Scraping at scale: daily scraping to your database


I’ve been working on a personal project to gather daily data from public bicycles in Barcelona to create a historical timeline of a few stations. Since the data is only available live, I had to scrape the data and store in a database daily. This is a short tutorial showing the steps I had to take to setup a database on my remote server and connect both from my local computer as well as from my server. I also show the R script that scrapes data, connects to the server and appends the information every day for a certain amouint of time.

Note: This worked for my Digital Ocean droplet 512 MB and 20 GB disk with Ubuntu 16.04.3 x64.

Let’s get to it. It’s better to do ALL of this as a user in your server but remember to append sudo to everything. Nonetheless, beware of problems like the ones I encountered. For example, when installing R packages that where ran by cron in a script, if installed through a non-root user the packages were said to be 'not installed' (when I fact running the script separately was fine). However, when I installed the packages logged in as root the packages were installed successfully.

Setting up the data base

All steps:

  • Install R

  • Install MySQL

  • Type mysql -u root -p to log in to MySQL

  • Follow these steps to create an empty table within a database

USE bicing;
CREATE TABLE bicing_station (id VARCHAR(30), slots VARCHAR(30), bikes VARCHAR(30), status VARCHAR(30), time VARCHAR(30), error VARCHAR(30));
  • This is an outdated guide by Digital Ocean which might be helpful. Some of the steps below are taken from that guide.

  • Alter sudo nano /etc/mysql/mysql.conf.d/mysqld.cnf and change bind-address to have the ‘’ This is so your server can listen to IP’s from outside the localhost network.

  • Create two users to access the data base: a user from your local computer and a user from your server.

mysql -u root -p # Log in to MySQL. -u stands for user and -p for password
/* Create user for local computer. Note that when username and ip are in '' they need to be in those quotes. Also, the ip address you can find easily by writing what's my ip in Google*/

CREATE USER 'username'@'ip_address_of_your_computer' IDENTIFIED BY 'password';
GRANT ALL ON bicing.* TO username@ip_address_of_your_computer;

/* Create user for server. For this user don't change localhost as that already specifies that it belongs to the same computer. */

CREATE USER 'username'@'localhost' IDENTIFIED BY 'password';
GRANT ALL ON bicing.* TO username@localhost;

/* Make sure the privileges are isntalled */

quit /* To quit MySQL*/
  • Test whether the access worked for both users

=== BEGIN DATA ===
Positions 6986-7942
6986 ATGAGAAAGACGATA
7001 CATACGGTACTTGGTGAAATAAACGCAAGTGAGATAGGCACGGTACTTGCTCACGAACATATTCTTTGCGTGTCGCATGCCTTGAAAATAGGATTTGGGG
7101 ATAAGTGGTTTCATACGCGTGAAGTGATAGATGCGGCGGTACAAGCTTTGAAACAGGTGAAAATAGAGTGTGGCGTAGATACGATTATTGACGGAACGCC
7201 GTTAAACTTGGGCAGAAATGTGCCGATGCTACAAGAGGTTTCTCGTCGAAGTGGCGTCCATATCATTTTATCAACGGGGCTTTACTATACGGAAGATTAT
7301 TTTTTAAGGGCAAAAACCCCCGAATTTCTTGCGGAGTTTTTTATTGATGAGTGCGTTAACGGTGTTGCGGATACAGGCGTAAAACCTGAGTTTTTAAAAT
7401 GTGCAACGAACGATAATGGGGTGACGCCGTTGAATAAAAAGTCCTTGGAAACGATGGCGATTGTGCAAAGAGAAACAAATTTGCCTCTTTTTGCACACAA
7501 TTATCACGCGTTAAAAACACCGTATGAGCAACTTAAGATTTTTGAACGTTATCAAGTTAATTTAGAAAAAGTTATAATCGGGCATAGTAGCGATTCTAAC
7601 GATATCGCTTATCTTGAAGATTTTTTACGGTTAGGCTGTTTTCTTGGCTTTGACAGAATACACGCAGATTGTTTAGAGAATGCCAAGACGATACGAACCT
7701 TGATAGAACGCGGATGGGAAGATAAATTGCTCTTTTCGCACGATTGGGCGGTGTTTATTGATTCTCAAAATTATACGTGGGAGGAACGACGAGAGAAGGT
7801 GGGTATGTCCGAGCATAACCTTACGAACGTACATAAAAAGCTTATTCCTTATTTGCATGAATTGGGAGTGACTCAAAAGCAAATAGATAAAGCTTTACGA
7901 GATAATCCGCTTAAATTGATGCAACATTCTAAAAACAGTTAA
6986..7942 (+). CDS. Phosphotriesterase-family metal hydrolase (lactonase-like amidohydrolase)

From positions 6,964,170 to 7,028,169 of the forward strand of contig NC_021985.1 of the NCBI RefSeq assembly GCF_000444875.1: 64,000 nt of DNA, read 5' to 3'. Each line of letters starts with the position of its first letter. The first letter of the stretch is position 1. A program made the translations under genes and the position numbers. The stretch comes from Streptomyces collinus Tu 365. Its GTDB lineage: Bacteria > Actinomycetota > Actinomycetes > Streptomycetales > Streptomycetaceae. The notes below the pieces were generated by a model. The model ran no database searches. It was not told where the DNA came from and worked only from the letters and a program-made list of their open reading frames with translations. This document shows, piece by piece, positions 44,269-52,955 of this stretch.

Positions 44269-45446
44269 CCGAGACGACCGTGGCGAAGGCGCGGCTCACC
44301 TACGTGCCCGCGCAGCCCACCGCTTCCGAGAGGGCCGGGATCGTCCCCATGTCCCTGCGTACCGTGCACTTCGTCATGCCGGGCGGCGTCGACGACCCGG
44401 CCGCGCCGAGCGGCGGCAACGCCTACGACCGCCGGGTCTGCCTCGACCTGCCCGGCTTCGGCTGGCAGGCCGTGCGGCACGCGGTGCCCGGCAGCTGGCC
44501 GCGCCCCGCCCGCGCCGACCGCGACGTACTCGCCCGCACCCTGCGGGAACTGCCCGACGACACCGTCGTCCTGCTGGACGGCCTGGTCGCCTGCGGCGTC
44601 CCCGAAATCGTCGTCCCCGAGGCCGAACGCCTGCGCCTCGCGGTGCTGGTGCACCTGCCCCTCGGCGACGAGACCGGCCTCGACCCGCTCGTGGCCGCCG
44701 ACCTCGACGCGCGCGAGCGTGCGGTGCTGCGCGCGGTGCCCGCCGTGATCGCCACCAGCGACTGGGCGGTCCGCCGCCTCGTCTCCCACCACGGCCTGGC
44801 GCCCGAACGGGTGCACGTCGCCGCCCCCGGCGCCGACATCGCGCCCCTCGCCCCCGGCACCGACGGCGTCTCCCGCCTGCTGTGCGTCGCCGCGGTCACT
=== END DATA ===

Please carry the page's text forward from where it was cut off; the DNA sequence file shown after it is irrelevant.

# Login from your server. Replace username for your username 
# -u stands for user and -p will ask for your password 
mysql -u username -h localhost -p

# Login from your LOCAL computer. Replace username for your username and your_server_ip from the server's IP
mysql -u username -h your_server_ip -p
  • Now install odbc in your Ubuntu server. I follow this
sudo mkdir mysql && cd mysql

# Download odbc in mysql folder
sudo wget

# Unzip it and copy it somewhere.
sudo tar -xvf mysql-connector-odbc-5.3.9-linux-ubuntu16.04-x86-64bit.tar.gz 
sudo cp mysql/mysql-connector-odbc-5.3.9-linux-ubuntu16.04-x86-64bit/lib/ /usr/lib/x86_64-linux-gnu/odbc/
# If the odbc folder doesn't exists, create it with mkdir /usr/lib/x86_64-linux-gnu/odbc/

Note: you might need to change the url’s and directories to a newer version of odbc so don’t simply copy and paste the links from below.

  • Create and update the odbc settings.
sudo touch /etc/odbcinst.ini

sudo nano /etc/odbcinst.ini

# And add

[MySQL Driver]
Description = MySQL
Driver = /usr/lib/x86_64-linux-gnu/odbc/
Setup = /usr/lib/x86_64-linux-gnu/odbc/
FileUsage = 1

# close the nano
# And continue

sudo touch /etc/odbc.ini

sudo nano /etc/odbc.ini

# and add

Description           = MySQL connection to database
Driver                = MySQL Driver
Database              = dbname
Server                =
User                  = root
Password              = password
Port                  = 3306
Socket                = /var/run/mysqld/mysqld.sock

# Change Database to your database name
# The password to your root password

# Finally, run

sudo ln -s /var/run/mysqld/mysqld.sock /tmp/mysql.sock

# to move the socket to the folder where the DBI pkgs
# search for it

# Finish by

sudo service mysql restart;

# to restart mysql server

Connecting to the database locally and remotely

From my local computer:


con <- dbConnect(MySQL(), # If the database changed, change this
                 host = your_server_ip, # in "" quotes.
                 dbname = "bicing",
                 user = username, # remember to change to your username (in quotes)
                 password = password, # remember to change to your password (in quotes)
                 port = 3306)


bike_stations <- dbReadTable(con, "bicing_station")

From R in the server

con <- dbConnect(RMySQL::MySQL(),
                 dbname = "bicing",
                 user = username, # remember to change to your username (in quotes)
                 password = password, # remember to change to your password (in quotes)
                 port = 3306)


bike_stations <- dbReadTable(con, "bicing_station")

That did it for me. Now I could connect to the database from R from my local computer and from the server itself.